What to expect as Democrats retain the Senate for the next two years
The 2022 midterms elections proved to be disappointing for Republicans as Democrats were able to hold onto their Senate majority even amid President Biden’s record-low approval ratings.
Typically, the party for a first-term president does not do well in midterm elections. Moreover, polling and other data indicated that Democrats were behind in key Senate races in Pennsylvania, Arizona, and Nevada. However, the party was able to win all of those races. Battleground state Georgia will go to a runoff election next month between Incumbent Democratic Sen. Raphael Warnock and Republican challenger Herschel Walker.
The losses in the Senate for the GOP have promoted in-fighting as some Republicans look to blame Senate Minority Leader Mitch McConnell and former President Donald Trump. In the House, Republicans may barely gain a majority, and GOP Minority Leader Kevin McCarthy recently won the party nomination for speaker of the House after defeating Arizona Rep. Andy Biggs.
As power struggles consume the GOP, Democrats are celebrating their historic win and are looking to pass key legislation before the 117th Congress ends in January. Current Senate Majority Chuck Schumer will likely hold his leadership position going into the new Congress.
This week, Schumer announced he plans to support a vote on the Respect for Marriage Act, which would codify same-sex marriage into federal law. The bill currently only needs ten Republican votes in the Senate.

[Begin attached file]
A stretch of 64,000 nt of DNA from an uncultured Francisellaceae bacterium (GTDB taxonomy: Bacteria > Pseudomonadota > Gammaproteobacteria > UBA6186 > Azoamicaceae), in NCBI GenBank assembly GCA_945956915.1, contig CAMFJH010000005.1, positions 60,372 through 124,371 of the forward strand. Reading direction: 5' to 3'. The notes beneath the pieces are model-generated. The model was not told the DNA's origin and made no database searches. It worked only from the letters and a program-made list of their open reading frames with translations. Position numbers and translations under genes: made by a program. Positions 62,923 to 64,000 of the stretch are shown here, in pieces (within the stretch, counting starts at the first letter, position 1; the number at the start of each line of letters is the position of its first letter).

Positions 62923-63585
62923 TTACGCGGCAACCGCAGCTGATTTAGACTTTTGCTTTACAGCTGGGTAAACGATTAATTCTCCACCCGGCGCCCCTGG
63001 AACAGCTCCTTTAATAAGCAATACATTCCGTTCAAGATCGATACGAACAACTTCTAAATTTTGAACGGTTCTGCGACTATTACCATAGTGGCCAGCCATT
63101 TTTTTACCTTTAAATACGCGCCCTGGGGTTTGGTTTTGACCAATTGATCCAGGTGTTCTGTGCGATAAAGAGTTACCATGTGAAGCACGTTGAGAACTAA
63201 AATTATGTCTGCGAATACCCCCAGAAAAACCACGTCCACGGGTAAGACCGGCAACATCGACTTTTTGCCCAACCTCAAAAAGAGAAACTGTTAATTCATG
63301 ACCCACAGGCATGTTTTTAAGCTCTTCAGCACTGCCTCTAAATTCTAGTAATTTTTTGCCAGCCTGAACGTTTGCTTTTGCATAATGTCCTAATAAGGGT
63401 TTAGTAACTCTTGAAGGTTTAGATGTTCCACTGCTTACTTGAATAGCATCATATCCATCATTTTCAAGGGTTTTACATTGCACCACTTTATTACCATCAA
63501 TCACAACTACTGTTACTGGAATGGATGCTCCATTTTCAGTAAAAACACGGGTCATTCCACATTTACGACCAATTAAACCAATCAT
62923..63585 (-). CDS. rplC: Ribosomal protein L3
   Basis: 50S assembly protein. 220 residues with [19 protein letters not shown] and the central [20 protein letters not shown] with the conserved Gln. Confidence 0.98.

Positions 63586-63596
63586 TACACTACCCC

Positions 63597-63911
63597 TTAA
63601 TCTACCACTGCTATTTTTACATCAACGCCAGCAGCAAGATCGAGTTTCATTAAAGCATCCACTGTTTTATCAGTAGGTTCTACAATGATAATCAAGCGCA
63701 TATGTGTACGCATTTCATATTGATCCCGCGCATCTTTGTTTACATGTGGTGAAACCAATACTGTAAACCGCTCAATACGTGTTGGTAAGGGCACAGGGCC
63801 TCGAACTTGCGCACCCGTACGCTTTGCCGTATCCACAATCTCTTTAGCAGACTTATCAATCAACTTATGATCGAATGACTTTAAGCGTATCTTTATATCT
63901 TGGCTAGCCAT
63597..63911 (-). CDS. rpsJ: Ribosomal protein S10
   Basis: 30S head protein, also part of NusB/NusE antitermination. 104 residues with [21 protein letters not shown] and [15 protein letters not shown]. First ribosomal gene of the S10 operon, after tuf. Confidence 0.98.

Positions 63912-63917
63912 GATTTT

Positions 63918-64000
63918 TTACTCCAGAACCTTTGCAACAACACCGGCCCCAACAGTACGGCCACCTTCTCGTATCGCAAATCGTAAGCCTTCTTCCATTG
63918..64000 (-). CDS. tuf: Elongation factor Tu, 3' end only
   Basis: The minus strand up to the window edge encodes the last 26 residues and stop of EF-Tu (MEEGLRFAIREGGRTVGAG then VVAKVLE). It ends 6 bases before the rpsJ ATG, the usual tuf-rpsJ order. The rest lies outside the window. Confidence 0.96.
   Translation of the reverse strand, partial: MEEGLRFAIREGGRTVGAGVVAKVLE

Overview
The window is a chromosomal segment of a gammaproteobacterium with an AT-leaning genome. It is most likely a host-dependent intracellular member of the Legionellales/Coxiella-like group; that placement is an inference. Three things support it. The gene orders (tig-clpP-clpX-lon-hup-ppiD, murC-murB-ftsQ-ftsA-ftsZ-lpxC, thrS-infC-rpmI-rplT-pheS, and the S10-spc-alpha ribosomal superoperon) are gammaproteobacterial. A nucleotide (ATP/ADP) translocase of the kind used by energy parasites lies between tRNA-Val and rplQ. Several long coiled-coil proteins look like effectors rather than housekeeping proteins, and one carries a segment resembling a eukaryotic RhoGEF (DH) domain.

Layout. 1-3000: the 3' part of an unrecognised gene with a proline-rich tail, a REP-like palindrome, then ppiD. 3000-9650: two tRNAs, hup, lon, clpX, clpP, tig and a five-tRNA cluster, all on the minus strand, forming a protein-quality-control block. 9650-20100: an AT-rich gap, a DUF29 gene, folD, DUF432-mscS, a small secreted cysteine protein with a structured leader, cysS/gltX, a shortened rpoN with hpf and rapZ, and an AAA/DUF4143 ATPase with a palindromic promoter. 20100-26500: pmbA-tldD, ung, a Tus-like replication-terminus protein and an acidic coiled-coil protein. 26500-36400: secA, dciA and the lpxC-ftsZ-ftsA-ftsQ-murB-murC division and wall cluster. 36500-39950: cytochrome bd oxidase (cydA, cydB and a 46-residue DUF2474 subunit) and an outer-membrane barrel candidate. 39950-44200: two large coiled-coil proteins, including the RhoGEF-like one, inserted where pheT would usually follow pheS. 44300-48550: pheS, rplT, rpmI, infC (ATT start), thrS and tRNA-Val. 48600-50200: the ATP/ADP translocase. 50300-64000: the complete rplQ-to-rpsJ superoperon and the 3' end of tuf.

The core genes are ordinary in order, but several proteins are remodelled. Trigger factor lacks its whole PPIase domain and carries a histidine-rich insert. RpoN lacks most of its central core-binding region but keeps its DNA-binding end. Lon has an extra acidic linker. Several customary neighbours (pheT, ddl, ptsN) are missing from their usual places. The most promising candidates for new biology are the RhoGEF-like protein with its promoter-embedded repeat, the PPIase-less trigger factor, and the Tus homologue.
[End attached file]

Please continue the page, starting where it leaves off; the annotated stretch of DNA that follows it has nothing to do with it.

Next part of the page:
‘I want to be clear that passing this bill is not at all a theoretical exercise, but rather it is as real as it gets,’ Schumer said on the Senate floor Monday. A procedural vote is set to occur on Wednesday, and Democrats believe they have enough votes from across the aisle to reach the 60 vote threshold to avoid a filibuster.
The group of bipartisan senators looking to codify same-sex marriage include Democratic Senators Tammy Baldwin of Wisconsin, Kyrsten Sinema of Arizona, and Republican Senators Thom Tillis of North Carolina, Susan Collins of Maine, and Rob Portman of Ohio.
‘We’ve crafted commonsense language that respects religious liberty and Americans’ diverse beliefs while upholding our view that marriage embodies the highest ideals of love, devotion, and family,’ said the bipartisan Senate group in a joint statement on Monday.
Even if the vote fails, which would be unlikely, Democrats would likely still have enough votes to move past the filibuster. The rush to codify same-sex marriage by Democrats before the new Congress convenes comes on the heels of the Supreme Court overturning Roe v. Wade.
The Senate win for Democrats also has other benefits for the Biden administration for the next two years. The party will be able to confirm the president’s judicial nominees as well as vote against bills passed by a likely Republican House and uphold Biden’s legislative agenda.